Investors are also worried about the increasing commoditization of memory. The relatively low brand power, switching costs, and network effect for memory and storage offerings make the business especially vulnerable to price wars. Cleveland Research analyst, Chandler Converse, also anticipates weaker pricing for server DRAM business in the second half of the calendar year 2020. While tighter supply and a huge spike in demand may offset the pricing impacts in the short run, it will continue to be a challenge for the entire memory business in the long run. Micron Technology, however, has found a way to offset some of this impact by offering high-value solutions and continually improving its product mix.

The memory and storage business is capital-intensive and requires significant capital, not only for innovation but also for maintenance. In the third quarter, Micron’s capital spending was $1.9 billion, while cash from operations came at around $2.0 billion. Although cash flow from operations was a healthy 37% of the company’s revenues, it is still almost equal to the capex spending. Micron expects its fiscal 2020 capex to be $8.0 billion. A major chunk of this is the construction capex. Here, the company aims to reduce front-end equipment capex in DRAM and NAND space by 40% YoY. This move is expected to reduce the bit supply in the fourth quarter. However, the company expects some of the cutback expenses to increase in fiscal 2021.

While high capex remains a big challenge, it also affords certain protections to existing players. Suppliers have also highlighted difficulties in delivering certain equipment. The entry barriers in terms of capex and sourcing of rare earth metals as raw materials that are available only in certain parts of the world have helped limit competition in this segment.

Finally, geopolitical risks and increasing U.S. – China trade tensions continue to be a sore point for the entire semiconductor industry, and Micron is no exception. The U.S. government’s restrictions on supplying ASICs to Huawei have caused widespread disruptions across the semiconductor industry. Although Micron Technology has licenses to ship standard products for Huawei’s mobile and server business, the company remains exposed to changes in supply chain disruptions in the industry.

What price is right here?

According to finviz, the 12-month consensus target price for the company is $65.11. The company is trading at PB multiple of 1.47x, PS multiple of 2.89x, and forward PE multiple of 10.62x. These valuation multiples are quite low when we consider the exploding demand for DRAM, NAND, and 3D XPoint technologies in today’s tech-enabled global economy.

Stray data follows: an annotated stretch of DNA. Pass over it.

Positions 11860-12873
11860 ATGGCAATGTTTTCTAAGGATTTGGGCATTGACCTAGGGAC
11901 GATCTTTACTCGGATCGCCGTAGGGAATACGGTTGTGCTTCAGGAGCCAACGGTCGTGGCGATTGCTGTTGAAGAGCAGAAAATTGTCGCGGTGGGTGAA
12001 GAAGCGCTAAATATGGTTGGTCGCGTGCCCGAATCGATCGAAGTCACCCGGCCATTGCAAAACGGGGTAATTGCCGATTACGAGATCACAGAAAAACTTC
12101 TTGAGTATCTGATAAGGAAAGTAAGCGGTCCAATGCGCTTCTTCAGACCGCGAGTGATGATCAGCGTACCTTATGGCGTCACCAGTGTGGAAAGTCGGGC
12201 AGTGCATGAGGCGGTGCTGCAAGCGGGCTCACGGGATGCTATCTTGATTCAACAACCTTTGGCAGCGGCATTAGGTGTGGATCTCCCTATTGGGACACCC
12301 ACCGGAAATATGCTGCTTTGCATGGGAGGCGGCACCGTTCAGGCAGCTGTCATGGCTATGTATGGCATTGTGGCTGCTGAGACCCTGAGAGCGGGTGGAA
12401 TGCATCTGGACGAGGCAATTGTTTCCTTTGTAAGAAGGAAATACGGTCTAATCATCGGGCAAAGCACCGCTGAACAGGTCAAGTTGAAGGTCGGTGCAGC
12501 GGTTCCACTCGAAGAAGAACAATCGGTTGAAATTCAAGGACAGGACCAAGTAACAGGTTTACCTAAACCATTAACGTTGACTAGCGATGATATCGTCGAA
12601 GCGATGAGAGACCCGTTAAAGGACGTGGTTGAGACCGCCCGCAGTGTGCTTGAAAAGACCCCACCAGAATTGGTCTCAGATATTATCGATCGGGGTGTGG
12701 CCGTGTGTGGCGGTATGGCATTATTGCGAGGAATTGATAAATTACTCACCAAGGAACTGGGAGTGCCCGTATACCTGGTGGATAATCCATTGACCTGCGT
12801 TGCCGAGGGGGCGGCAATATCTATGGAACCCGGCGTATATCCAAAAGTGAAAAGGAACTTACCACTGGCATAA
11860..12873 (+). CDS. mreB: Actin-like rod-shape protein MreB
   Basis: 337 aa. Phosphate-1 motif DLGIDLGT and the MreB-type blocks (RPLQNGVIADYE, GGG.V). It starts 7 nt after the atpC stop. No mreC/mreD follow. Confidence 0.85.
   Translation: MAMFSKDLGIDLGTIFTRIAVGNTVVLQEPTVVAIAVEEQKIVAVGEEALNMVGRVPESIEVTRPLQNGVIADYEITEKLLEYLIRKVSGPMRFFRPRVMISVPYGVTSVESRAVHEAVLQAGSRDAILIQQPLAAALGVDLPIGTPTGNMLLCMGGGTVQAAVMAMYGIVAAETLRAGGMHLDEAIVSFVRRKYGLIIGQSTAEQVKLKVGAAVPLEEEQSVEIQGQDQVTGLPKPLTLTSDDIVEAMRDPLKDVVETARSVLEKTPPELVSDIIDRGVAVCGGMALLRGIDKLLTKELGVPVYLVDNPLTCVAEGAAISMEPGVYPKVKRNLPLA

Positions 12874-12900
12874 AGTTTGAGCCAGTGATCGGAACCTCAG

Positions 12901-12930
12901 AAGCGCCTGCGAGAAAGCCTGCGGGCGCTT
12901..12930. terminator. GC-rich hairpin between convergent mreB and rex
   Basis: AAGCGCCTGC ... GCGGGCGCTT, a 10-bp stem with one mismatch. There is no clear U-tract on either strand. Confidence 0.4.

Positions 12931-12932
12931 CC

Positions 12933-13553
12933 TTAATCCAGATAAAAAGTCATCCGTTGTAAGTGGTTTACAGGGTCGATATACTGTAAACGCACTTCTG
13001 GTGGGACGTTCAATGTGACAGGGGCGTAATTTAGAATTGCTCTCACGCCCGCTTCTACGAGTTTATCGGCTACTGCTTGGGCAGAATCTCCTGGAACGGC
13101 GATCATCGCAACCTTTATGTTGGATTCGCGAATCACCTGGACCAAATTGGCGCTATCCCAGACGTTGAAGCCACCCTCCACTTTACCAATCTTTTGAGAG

The robust product portfolio, solid balance sheet, and secular industry trends are big positives for Micron Technology. In this backdrop, I believe that the consensus target is a fair reflection of the company’s growth prospects in the next 12 months.

Many analysts have upgraded the company’s rating and increased target prices.

Although there remain many challenges for the memory business, Micron seems well-positioned to weather most of them. The company’s current ratio is around 2.90x, which implies that current assets are more than sufficient to satisfy any immediate liabilities. The company had total cash worth $9.3 billion, total liquidity worth $11.8 billion, and total debt of $6.7 billion at the end of the third quarter. Micron does not seem to be facing any immediate challenges in repaying debt.

Micron does not pay any dividends. However, the company returned $40 million in the third quarter and $134 million in the first nine months of fiscal 2020 to shareholders in the form of share repurchases. Repurchases are a more effective way of returning shareholder value, considering that dividends are taxed twice.

In this backdrop, I feel that Micron Technology can prove to be an attractive pick for retail investors with a penchant for technology stocks and with above-average risk appetite. However, investors will need to hold on to the stock at least for 12 months to reap the benefits of investing in Micron.

Disclosure: I/we have no positions in any stocks mentioned, and no plans to initiate any positions within the next 72 hours. I wrote this article myself, and it expresses my own opinions. I am not receiving compensation for it (other than from Seeking Alpha). I have no business relationship with any company whose stock is mentioned in this article.